The biggest bets in gaming are MMOs. They're games and persistent online services all in one, and they take longer, and cost more, than any other game to make. And then they're expected to grow and improve after launch. They're serious undertakings.
Take WildStar, the MMO released this summer from genre-specialist NCSoft: developer Carbine was formed nine years ago to create it. Years were spent building the tech foundations alone. Finally three game iterations later - including one about multiple dimensions - WildStar was released. 271 people were working on the game.
This wasn't a throwaway release; NCSoft must have poured many millions of dollars into the game. But when WildStar came out, well... you'd be forgiven for not noticing. Where were the headlines about success, about sales - or were they too low to talk about? Instead, WildStar found itself in headlines for having lots of bugs, for lay-offs at the studio and for Carbine cancelling traditional Halloween and Christmas game content amid more urgent concerns.
It didn't look good.
It was against this backdrop (and ahead of yesterday's huge bug fix and content patch) that I spoke with Carbine creative director Chad Moore, and product director Mike Donatelli, about the state of their game.
How many people play WildStar?
NCSoft is typically secretive about numbers, especially if there's little to shout about, but Mike Donatelli suggests they're way in excess - "many, many, many times" - 250,000.
"When we came out, my expectation was not, 'Oh we'll do a quarter-of-a-million people'... I didn't have a gigantic idea of what it would be," he says. "And then when we came out and we - and I'm not going to talk super-deep into numbers obviously - sold many, many, many times that amount, I was like, 'Holy crap!'
"And then the conversation - the talking - about the game just petered off."
Is it a sinking ship?
Donatelli says he sat down with NCSoft West CEO a couple of weeks ago to talk about the future of WildStar.
"They specialise in MMOs, that's what they do. And they see a future for WildStar," he declares. "We have legs. And as far as NCSoft is concerned, they're going to support us, and I take them at their word for that when they've made a commitment to us for the future, so I feel very comfortable making that statement."
But what about those lay-offs?
At the end of October, NCSoft West announced lay-offs. Reports said Carbine was particularly affected, shedding as many as 60 staff. Those numbers were unconfirmed but Donatelli tells me now it's the "ball park" they were in.
"We can't obviously talk about particulars because it's corporate policy not to talk about that. But in and around about , that's the ball park. And that was some dev, some publishing - it was NCWest wide.
"We staffed up a lot before the game launched," he goes on. "At the peak, right before launch, we were 271, which is a gigantic team. It's gigantic. We had to hire up those folks to get the game solid for launch.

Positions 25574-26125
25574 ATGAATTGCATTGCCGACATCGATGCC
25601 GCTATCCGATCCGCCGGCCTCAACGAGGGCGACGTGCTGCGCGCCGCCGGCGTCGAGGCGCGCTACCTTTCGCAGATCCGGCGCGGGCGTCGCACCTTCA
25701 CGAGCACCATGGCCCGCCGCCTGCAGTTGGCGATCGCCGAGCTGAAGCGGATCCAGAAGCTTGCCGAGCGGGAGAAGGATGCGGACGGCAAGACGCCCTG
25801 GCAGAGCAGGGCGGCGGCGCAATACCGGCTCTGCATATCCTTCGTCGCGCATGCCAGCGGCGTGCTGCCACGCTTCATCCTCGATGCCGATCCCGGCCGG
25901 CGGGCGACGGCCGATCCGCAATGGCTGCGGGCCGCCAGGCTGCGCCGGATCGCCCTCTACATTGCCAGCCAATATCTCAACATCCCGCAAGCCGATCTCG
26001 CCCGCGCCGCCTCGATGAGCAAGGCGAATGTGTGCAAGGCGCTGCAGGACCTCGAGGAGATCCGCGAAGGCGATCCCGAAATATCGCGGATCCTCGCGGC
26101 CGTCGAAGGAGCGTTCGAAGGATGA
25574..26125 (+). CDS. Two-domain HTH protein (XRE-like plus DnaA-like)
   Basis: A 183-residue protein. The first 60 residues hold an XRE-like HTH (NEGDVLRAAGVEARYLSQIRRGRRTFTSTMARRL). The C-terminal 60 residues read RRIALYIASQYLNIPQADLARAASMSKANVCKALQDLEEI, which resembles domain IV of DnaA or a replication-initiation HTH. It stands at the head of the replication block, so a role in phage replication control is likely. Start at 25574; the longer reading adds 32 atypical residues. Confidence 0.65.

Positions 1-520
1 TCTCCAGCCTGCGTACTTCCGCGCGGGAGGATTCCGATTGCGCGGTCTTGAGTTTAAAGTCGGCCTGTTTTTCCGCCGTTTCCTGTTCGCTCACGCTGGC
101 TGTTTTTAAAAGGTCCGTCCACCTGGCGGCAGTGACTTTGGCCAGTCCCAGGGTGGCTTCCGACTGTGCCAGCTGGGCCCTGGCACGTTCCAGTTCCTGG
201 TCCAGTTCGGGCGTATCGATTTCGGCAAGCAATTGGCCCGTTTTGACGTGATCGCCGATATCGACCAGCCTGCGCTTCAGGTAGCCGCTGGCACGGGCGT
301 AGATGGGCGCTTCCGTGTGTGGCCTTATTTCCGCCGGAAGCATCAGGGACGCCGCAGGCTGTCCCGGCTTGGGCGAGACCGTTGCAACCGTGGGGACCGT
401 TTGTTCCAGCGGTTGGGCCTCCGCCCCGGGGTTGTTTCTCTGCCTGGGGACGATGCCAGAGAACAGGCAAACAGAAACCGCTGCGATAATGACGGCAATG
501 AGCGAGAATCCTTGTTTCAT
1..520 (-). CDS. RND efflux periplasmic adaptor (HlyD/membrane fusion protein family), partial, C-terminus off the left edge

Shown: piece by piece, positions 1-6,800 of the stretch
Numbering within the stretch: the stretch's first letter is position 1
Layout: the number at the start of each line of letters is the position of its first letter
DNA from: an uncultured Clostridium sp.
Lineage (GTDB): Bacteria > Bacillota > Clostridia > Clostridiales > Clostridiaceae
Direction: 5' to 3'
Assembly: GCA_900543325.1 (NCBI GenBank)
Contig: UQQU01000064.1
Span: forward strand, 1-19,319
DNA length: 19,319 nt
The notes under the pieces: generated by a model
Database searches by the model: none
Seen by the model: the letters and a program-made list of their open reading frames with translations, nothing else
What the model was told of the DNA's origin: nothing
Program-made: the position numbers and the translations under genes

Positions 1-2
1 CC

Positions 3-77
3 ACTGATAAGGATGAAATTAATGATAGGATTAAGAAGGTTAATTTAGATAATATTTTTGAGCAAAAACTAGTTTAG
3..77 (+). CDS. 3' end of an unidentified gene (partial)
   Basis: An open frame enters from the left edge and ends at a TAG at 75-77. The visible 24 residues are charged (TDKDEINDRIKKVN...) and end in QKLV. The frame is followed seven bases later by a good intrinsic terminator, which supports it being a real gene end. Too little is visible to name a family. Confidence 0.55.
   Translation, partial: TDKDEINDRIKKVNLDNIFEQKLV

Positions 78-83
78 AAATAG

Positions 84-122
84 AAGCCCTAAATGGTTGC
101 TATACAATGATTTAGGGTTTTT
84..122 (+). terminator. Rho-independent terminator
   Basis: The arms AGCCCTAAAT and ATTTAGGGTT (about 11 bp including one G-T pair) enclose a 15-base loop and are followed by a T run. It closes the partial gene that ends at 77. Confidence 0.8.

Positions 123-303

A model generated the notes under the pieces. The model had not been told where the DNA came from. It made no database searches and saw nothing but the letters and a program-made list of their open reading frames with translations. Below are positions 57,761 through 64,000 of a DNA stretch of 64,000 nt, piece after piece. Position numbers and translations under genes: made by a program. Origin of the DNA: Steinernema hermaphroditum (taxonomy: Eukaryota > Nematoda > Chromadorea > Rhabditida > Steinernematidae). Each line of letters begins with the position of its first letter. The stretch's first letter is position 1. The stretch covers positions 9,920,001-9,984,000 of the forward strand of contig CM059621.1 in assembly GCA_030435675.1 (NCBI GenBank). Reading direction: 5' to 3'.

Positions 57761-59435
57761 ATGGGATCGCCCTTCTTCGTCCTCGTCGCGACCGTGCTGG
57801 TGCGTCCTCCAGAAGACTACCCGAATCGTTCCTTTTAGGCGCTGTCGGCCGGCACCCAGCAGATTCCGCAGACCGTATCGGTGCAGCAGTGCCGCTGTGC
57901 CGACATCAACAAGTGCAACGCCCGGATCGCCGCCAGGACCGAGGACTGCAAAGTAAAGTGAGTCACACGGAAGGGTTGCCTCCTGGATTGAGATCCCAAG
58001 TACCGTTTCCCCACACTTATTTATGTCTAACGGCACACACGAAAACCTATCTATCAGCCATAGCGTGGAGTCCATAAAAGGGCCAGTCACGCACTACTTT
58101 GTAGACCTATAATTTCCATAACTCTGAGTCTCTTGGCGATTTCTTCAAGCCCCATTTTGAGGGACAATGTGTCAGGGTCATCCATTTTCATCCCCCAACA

"In the studio I'm sitting at now, we still have hundreds of people working on WildStar. And that's the honest to God truth. As far as I was concerned it [laying people off] sucks, but it's part of game development."
But what about those negative company reviews on Glassdoor?
Glassdoor is a website where employees can leave anonymous feedback about their place of work. Carbine has an average rating of 2.3 stars out of five, and the most recent reviews aren't favourable for the company. They accuse Carbine of mismanagement and over-working staff.
"If you go to many Glassdoor reviews for many [games] companies, you're going to see a broad range, many of them negative," explains Chad Moore. "That's not to say people's opinions about that stuff aren't valid. With all of that, you just have to take those reviews with a grain of salt. We don't discredit anyone who has anything to say about our company.
"That being said, we still have - as Mike said - hundreds of employees that work here that would probably be very happy to say that they like the studio, they like the IP, they enjoy Carbine's working environment. You have to look at it in the broader picture of what's happening here at the studio."
Mike Donatelli adds: "It's interesting that Glassdoor only became a thing after we did the lay-offs. Look at the dates: half of those things came in after the lay-offs. And again: lay-offs suck. I hate it. We always try to support... when 38 Studios [developer of Kingdoms of Amalur] laid off their entire staff, we flew out there, interviewed everybody on the spot and hired 20-odd designers.
"We read every one of those of our own accord," he insists, "and we sat down and talked about... Even if they did leave and post this stuff, that could be the perception internally. And since that time we've had meetings to talk about it with the staff. We want this to be a place where people want to work. I want to want to work here."